And my curiosity is how do you -- how do you respond to that knowledge knowing that perhaps maybe we don't have the full understanding of the academics --
KING: In other words, simply put, could your interpretation of a word be wrong?
Indeed, agreed, perfectly good points by Jennifer Knapp and Larry King: when we focus on “words” yes, we can turn them into whatever we want.
This is why hermeneutics and exegesis is so important; we must consider context both immediate and greater. When she picks and chooses words, removes them from their context she can very easily make them mean whatever she has now decided that they mean yet, the context will not allow her to do that—which is why she must do it.
FYI: I considered the specific terms “malaokois” and “arsenokoitai” at this link.
BOTSFORD: Absolutely. I believe God's word is inspired. I believe that God breathes --
KNAPP: Am I not inspired by God because I am filled with love for you, for my partner, for my family?
Again, she seems to be taking the mere word “inspired” and making it mean whatever she wants when Bob Botsford is clearly, contextually, speaking of the inspiration of the writers of the Bible which was categorically different from whatever we may inspired to do.
KNAPP: No. I've shared my grievances with Bob off-camera. I'm not hurt by his stance and his holding to the Scripture. I highly respect that. And I think the community of believers in the church where he is at is -- are there because that's what they choose and that's their tradition of Christianity that they choose to follow. I highly respect that.
KING: Do you believe Jennifer is going to go to hell?
BOTSFORD: Larry, God is the judge. I'm just here to --
KING: You're judging her.
BOTSFORD: Well, am I?
BOTSFORD: I'm here out of love. I don't have a --
KING: You said she's a sinner.
KNAPP: If I am a sinner and homosexuality is a sin, let's just go on that premise for a moment. But what separates that particular sin out from the fact that I'm angry or mad at someone or that I cheat or maybe, you know -- what separates that out as so grievous to you that we have to sit here and have this type of conversation?
BOTSFORD: Well, it's interesting. There's -- sin is sin. You're absolutely right. And we all have sin.
KNAPP: So, why are we -- why am I -- why aren't you in this seat and I'm in the other seat condemning you on national television?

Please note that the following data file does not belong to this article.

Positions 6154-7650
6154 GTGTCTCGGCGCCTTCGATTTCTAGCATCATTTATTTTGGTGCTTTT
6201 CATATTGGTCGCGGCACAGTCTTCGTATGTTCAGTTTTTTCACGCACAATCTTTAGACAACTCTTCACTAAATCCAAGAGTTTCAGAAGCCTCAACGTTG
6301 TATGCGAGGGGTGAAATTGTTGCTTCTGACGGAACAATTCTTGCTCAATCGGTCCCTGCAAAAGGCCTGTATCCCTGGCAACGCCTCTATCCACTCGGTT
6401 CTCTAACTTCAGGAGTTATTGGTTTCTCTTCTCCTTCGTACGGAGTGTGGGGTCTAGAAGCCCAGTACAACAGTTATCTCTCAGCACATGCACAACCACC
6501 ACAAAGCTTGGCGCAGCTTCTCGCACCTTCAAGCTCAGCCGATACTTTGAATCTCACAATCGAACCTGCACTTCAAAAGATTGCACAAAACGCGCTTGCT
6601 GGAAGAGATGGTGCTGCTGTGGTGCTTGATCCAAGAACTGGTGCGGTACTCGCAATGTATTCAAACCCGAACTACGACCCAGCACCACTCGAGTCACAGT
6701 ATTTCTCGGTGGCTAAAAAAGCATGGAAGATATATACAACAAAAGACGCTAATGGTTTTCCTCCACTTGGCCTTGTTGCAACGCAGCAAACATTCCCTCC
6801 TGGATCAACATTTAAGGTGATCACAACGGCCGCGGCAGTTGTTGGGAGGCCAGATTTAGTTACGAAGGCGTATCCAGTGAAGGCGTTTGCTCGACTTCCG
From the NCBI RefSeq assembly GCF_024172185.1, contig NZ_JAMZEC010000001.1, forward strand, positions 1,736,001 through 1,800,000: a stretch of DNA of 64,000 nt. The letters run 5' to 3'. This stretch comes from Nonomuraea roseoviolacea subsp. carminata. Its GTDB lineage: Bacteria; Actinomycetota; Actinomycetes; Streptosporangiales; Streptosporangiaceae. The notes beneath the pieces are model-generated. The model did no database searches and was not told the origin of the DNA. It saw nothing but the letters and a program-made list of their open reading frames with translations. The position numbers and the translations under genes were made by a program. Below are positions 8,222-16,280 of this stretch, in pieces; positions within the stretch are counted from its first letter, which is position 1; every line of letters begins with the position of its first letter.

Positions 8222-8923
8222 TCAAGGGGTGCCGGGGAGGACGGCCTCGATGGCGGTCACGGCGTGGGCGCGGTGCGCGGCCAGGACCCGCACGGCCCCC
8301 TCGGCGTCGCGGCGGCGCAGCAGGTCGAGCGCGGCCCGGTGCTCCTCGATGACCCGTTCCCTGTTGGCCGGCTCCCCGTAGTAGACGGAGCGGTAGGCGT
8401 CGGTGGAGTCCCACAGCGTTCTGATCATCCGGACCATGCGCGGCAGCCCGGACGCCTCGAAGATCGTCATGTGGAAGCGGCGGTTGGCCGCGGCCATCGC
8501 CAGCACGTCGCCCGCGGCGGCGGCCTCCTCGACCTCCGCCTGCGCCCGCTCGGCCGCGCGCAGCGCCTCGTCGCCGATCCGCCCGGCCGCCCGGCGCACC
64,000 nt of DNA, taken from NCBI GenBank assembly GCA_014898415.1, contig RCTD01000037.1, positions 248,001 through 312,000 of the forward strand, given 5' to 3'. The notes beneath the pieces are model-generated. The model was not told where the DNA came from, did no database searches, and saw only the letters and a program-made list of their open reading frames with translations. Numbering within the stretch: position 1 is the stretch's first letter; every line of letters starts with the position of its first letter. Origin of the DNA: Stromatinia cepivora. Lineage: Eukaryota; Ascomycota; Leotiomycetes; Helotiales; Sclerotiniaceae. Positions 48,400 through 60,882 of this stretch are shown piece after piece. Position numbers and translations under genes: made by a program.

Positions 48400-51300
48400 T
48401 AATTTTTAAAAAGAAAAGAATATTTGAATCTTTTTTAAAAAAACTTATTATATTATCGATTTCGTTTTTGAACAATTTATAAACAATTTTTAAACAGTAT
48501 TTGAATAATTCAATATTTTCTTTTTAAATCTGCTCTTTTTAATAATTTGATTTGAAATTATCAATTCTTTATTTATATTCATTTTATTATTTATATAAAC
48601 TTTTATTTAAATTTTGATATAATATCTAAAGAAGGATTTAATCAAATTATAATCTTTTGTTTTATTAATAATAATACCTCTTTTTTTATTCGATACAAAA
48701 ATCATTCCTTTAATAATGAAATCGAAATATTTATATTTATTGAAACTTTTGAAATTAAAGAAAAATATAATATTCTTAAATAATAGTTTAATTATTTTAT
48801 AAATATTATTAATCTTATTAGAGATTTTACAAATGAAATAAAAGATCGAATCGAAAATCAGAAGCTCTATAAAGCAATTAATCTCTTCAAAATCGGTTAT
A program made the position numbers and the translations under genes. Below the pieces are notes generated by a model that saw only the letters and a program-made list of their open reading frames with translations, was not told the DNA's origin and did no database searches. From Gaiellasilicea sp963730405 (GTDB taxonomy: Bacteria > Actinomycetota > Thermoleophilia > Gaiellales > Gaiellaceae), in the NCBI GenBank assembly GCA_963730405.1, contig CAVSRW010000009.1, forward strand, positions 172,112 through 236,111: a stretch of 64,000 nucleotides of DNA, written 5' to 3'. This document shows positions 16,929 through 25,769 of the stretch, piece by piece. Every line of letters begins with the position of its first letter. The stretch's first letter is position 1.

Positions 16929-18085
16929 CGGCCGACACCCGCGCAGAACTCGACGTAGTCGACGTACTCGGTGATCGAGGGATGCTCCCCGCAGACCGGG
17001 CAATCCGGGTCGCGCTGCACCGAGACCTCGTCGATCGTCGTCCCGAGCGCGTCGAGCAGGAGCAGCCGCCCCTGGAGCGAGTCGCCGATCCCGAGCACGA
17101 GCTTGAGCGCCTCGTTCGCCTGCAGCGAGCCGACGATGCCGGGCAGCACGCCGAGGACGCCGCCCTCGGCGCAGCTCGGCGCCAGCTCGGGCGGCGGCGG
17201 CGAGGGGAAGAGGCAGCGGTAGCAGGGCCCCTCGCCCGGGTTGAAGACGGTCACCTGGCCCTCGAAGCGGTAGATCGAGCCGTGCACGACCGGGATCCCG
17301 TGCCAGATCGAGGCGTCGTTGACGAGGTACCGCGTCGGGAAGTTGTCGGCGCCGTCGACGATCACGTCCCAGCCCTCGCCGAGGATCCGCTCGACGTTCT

BOTSFORD: I'm not condemning you. Listen, I'm here because I love you. And I told you that off-air, I'll say it on air. I'm here because I'm concerned. I'm here as a family member.
Sadly, we go from parsing words to parsing verses, or half verses, which is just as problematic. “You're judging her” and what is wrong with that? We are called to judge with a righteous judgment and to judge those who call themselves Christians (for details see the essay at this link).
Clearly, Jennifer Knapp is merely refusing to repent and seeking out those who will simply accept and endorse her chosen lifestyle.
BOTSFORD: You calling yourself a Christian still as part of the family of God saying, as I said in the blog, Jen, come home. Come back. Come out.
KNAPP: I will say this to you again on air. I have spiritual leadership in my life.
KNAPP: The pastoral counsel of those who are dear to me, who understand the Scripture as sacred text. You know, also, want to --
BOTSFORD: I'm not sure they do, Jen.
KNAPP: Don't interrupt me. You are not that man in my life. Speak to your congregation --
BOTSFORD: I agree. I'm not saying that I'm you're spiritual authority.
KNAPP: You do not know me, and don't have the right to speak to me in the manner which you have publicly.
BOTSFORD: Well, I do have a role to stand up for truth.
KNAPP: In your congregation and your community.
BOTSFORD: I'm --
KNAPP: But do not -- I'm asking you not to do that. I ask you not say that you're doing that on my behalf.
BOTSFORD: I'm here as a representative of Jesus Christ.
KNAPP: That's good.
KING: But you are judging. You are judging.
You see the problem with making half an un-contextual Bible verse into a catch all concept? “But you are judging. You are judging.”
We will continue from this point in the next section.